If you’ve ever dreamed of starting a fashion business, you want to read this. Seun Olubodun, 32, is the founder Duke & Winston, an apparel brand started in 2009 with a cult-like following. Seun has managed to accomplish what few have in just 6 years, turning a grassroots t-shirt company into a thriving retail business. Seun, an experienced entrepreneur, wasn’t feeling challenged by his job anymore and went search of new opportunities.
While visiting his parents in Boston, Seun walked into Johnny Cupcakes, a t-shirt store that smelled like a bakery. He noticed the store provided a unique experience only making one thing – t-shirts – but selling them over and over with a line out the door. A few weeks later, Seun quit his job and sold his Audi A6 to the first cash buyer for $5,200 to start his t-shirt company. “I needed to move quickly before I got discouraged,” Seun says. “If I take the cash right now, I can get started tomorrow.”
Seun began vending at events all around Philadelphia. His first table at a festival sold 40 of the 50 t-shirts he made.Â He typically paid $50 a table and made $600 to $2,000 per event. He used the money he earned to buy more inventory. The $5,000 quickly ran out and when he couldn’t pay rent anymore his roommates let him move into the basement on the couch next to the washer and dryer. That didn’t stop Seun; he kept going. Eventually he earned enough to by a van and put the Duke& Winston logo on it. He drove it all around the city and created buzz. “I knew I didn’t have a lot behind me so I wanted to make sure my presentation was above and beyond,” says Seun.
It wasn’t long before he landed his first retail account from Matthew Izzo, a local men’s shop, and Urban Outfitters followed with an order for 300 t-shirts that jump-started the business. But Seun never turned away from his grassroots marketing strategies and averages 100 events during the summer months. Two years into the business, he moved into a bi-level ground floor apartment and turned the downstairs into a showroom that looked like a Ralph Lauren store. Seun opened up his living room on the weekends selling 10 to 15 shirts daily from foot traffic on the block.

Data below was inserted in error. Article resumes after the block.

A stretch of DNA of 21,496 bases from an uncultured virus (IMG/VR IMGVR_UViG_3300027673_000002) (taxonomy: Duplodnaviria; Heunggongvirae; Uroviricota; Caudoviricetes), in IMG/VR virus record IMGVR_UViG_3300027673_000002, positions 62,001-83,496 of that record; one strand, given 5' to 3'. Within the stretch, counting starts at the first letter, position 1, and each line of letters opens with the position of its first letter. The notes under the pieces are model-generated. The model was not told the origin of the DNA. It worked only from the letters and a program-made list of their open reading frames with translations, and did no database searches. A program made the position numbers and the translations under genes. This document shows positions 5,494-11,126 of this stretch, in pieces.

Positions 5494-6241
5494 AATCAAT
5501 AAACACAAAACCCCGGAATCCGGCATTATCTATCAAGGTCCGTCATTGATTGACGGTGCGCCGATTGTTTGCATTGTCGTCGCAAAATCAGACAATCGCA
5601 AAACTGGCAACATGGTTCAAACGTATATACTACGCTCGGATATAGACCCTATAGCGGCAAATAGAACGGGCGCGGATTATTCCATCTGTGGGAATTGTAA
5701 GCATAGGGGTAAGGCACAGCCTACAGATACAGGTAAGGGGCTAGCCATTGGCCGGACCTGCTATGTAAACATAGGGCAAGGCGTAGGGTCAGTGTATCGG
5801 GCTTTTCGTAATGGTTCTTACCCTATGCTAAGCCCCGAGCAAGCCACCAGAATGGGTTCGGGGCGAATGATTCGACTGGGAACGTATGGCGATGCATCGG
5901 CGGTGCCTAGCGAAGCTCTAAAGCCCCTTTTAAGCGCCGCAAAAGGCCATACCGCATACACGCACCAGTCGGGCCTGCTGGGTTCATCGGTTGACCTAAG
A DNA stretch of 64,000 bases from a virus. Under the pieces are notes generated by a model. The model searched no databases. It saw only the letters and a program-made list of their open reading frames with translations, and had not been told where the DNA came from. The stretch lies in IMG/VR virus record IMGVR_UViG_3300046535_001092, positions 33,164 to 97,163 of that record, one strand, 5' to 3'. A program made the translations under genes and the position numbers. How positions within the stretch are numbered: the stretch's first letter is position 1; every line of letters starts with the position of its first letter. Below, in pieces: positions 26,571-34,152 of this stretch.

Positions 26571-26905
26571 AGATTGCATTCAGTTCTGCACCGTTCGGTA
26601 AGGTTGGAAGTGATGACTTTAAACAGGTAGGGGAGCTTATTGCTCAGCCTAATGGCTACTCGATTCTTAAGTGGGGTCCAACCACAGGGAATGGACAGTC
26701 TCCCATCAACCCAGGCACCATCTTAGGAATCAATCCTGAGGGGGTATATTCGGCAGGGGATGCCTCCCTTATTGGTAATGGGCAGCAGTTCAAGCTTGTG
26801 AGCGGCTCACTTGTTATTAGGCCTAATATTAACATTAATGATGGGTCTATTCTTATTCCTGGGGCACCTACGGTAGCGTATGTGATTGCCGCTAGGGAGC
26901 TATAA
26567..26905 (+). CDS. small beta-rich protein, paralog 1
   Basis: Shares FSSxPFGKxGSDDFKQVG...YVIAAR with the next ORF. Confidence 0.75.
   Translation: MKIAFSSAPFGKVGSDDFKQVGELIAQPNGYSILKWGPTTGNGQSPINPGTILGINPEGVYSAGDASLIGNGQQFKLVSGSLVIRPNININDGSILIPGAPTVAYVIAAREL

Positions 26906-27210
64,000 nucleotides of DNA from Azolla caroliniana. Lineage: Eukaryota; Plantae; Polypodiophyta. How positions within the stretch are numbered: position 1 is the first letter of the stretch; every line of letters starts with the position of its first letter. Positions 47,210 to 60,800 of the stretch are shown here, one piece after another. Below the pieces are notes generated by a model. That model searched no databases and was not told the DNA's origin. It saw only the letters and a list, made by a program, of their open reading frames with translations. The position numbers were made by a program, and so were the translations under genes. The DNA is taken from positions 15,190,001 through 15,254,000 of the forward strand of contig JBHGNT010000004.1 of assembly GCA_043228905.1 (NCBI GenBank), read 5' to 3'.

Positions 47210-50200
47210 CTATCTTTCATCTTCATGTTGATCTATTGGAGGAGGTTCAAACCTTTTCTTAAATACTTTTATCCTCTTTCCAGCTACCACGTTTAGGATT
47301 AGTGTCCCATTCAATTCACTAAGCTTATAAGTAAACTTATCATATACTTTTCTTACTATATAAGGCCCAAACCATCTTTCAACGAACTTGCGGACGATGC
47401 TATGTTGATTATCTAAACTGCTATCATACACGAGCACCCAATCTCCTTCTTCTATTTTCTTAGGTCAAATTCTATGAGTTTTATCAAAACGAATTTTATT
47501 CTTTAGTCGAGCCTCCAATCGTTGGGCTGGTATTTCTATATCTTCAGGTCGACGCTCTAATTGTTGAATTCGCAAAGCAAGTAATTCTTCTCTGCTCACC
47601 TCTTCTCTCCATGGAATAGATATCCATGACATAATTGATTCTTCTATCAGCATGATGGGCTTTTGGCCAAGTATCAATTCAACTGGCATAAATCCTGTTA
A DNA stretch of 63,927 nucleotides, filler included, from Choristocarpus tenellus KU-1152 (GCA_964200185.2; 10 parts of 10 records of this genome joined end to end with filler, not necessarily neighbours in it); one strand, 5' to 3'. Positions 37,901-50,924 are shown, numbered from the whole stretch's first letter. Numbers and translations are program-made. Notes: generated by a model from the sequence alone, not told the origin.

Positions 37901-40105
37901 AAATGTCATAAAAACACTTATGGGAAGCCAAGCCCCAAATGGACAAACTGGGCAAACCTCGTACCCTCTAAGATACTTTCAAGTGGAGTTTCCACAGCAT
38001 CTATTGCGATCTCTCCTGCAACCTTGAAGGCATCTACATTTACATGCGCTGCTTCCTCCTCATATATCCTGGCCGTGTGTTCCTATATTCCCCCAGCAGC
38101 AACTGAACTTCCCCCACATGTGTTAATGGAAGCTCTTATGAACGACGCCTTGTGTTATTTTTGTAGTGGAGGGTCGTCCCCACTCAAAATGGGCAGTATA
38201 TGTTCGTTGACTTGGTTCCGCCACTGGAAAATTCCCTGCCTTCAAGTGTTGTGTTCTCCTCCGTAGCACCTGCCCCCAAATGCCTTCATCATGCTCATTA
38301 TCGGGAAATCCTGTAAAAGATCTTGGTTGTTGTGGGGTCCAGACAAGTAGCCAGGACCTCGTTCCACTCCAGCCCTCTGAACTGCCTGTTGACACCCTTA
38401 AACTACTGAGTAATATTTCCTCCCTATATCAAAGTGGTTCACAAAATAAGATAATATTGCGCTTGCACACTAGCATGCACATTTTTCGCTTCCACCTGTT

Duke & Winston made its first $100,000 in business from web sales and Seun’s apartment. When the city found out he was selling without a storefront retail license, they told him to shut down the showroom. Seun’s landlord thought he was innovative, so he jumped in and helped to renew the commercial license that was previously on the property. The Duke & Winston brand has continued to grow and just opened their first flagship store in downtown Philadelphia.
Seun shared the following advice for turning a passion for fashion into a real business:
Stand Out of the Crowd. Create a top-notch brand so that the company looks bigger than what it is.Â Be honest with yourself and don’t buy into your own hype.Â Duke & Winston works with a graphic designer from Tommy Hilfiger which gives his t-shirt designs a high-end look.
Know Your Market. Focus on the product you’re selling and make sure there’s an existing market for it. “I create my products for real people,” says Seun. “If I see ten guys wearing something, it inspires an idea for Duke & Winston.” Make sure that you know your product and what competitors are offering.
Focus on Selling. A lot of fashion businesses get caught up in the smoke and mirrors of the industry. Don’t spend a lot of money putting on fashion shows. Focus on the activities that will directly drive sales.
Seun Olubodun’s story shows us that people can make it in the fashion industry if they focus more on building a company that has the opportunity to grow and less on the fashion.
Jamila Payne is the Author of From Payne to Power and was selected as a “40 Under 40 Entrepreneur to Watch.” Payne develops marketing strategy that gets businesses to align with their online audience. She is CEO of Queued Digital, a marketing agency and Founder of Soul Circle, the premier online community for women entrepreneurs. Her mission is to empower people to achieve personal and financial freedom through entrepreneurship. She shares an inspiring message of “People, Purpose and Profit”. Connect with her on Facebook and Twitter @JamilaPayne.